By: Nathan Entinger
In suburban areas surrounding Minneapolis, you’re basically in the bulls-eye capital of cold in the Midwest and things can happen quickly when the temperature drops. The problem I was trying to prevent was when the pipes under my home freeze, the pressure can drop in the pressure tank and cause the well head to turn on and start pumping; but it can’t pump through a frozen tube -- the result? In the best case scenario, you’re dead heading the well pump; and worst case scenario, you have a burst pipe on your hands. In the event of a burst pipe, I could come home to a massive flood in my basement! No chance that I wanted that to happen. Instead, I decided to fashion a small scale embedded remote monitoring system that would monitor what was happening to the pipes. The system is based on a design I did around the low powered TI MSP430 Launchpad development board with an XBee radio.
This may sound like a daunting home project, but I’ve worked on things like this before. As an employee of Railway Equipment Company, I helped develop Sno-Net® , which serves as a communication and control link for remote track switch heaters, propane tank level monitoring, and generator monitoring. Similar to the underbelly of my stoop, there are “dark” stretches of track on railroads that often times go unaccounted for. How Sno-Net® works is it collects and then ships data from these locations up to the cloud. From there we are able to run some analytics, check on various alerts and alarms, ensure the proper functioning of motors, and identify any signs of wear and tear on the motors. But the major draw is saving customers the hassle of traveling to the site for a visual inspection – which without the system might be necessary in times of inclement weather, particularly during blizzards. So, similar to the Sno-Net® solution, I had the need at my residence to monitor a system that was hard to get at and relatively unattended.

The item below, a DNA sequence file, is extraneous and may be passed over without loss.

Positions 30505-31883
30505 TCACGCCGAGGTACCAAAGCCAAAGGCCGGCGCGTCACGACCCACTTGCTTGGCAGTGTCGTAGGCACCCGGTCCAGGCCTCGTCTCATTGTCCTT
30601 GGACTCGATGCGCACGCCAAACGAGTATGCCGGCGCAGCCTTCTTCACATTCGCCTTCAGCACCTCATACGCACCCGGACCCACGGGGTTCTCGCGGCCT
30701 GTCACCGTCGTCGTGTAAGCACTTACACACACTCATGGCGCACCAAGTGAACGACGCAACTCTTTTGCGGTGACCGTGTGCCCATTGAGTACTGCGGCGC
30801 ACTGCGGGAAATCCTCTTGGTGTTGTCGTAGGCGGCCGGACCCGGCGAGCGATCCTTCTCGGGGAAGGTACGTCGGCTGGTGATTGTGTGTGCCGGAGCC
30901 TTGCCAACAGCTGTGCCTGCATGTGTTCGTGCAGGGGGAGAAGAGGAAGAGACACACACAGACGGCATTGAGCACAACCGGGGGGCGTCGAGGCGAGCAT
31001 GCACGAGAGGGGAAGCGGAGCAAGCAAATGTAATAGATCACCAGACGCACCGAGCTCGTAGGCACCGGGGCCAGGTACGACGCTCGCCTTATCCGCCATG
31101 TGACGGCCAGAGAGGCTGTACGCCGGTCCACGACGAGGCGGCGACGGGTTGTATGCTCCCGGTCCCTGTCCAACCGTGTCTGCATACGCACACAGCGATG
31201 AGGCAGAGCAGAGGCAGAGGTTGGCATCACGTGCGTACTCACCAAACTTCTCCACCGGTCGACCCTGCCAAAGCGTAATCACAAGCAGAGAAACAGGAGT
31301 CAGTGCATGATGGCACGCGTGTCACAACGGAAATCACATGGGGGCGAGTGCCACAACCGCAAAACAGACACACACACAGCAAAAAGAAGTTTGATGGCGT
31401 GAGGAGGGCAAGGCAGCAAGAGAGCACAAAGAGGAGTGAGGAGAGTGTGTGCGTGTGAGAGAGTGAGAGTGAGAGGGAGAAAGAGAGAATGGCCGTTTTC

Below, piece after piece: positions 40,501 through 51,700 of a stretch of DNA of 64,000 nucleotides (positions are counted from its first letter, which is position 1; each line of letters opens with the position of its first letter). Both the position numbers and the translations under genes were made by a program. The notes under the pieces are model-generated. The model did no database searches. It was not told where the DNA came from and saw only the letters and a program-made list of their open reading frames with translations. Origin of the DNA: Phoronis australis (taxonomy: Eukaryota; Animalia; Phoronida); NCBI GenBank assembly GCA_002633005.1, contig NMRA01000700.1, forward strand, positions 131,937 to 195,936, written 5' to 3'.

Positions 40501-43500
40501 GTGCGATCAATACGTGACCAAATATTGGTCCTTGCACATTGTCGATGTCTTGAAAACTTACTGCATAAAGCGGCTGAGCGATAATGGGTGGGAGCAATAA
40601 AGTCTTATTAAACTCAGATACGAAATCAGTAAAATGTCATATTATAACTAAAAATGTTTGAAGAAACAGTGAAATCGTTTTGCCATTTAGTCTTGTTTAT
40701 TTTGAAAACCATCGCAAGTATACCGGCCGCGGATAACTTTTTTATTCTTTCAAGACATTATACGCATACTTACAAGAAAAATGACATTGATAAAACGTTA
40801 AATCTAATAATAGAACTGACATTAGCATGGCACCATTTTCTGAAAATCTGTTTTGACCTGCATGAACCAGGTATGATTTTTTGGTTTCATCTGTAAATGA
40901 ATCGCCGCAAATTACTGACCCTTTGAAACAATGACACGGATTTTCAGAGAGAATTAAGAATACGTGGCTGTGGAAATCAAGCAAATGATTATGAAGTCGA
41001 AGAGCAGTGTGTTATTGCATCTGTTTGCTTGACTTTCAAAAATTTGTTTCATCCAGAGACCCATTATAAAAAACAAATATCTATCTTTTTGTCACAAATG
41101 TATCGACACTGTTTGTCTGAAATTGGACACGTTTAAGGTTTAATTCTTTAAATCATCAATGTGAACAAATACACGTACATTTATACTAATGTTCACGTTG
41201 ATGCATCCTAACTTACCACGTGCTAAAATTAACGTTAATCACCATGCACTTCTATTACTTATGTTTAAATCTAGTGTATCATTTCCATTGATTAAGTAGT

The project started with heat tape, which is normally used for underneath mobile homes to protect water lines from freezing. Once the heat tape was in place, I added a radio transmitting device – a Microchip Explorer 16 development board with an XBee radio -- which essentially beams temperature and system data back to a base station and watches the data for critical events or trends (want to learn more about XBee radios? YouTube tutorial here). In the event of a critical situation, the base station sends an e-mail and starts a flashing light.
In the end, I was left with a home project that is essentially a miniature version of Sno-Net® that keeps my pipes and pump in check during the cold months. So far, the system has caught one situation that could have turned out badly. Because of the remote monitoring system, I got the notification at work and was able to take corrective action. There are a lot of different ways that remote monitoring can provide valuable information to people and this is just one example of that. I’m curious to hear if anyone else has worked on a home project like this or is working on one now, if so please post a comment in the comments section below and let’s talk.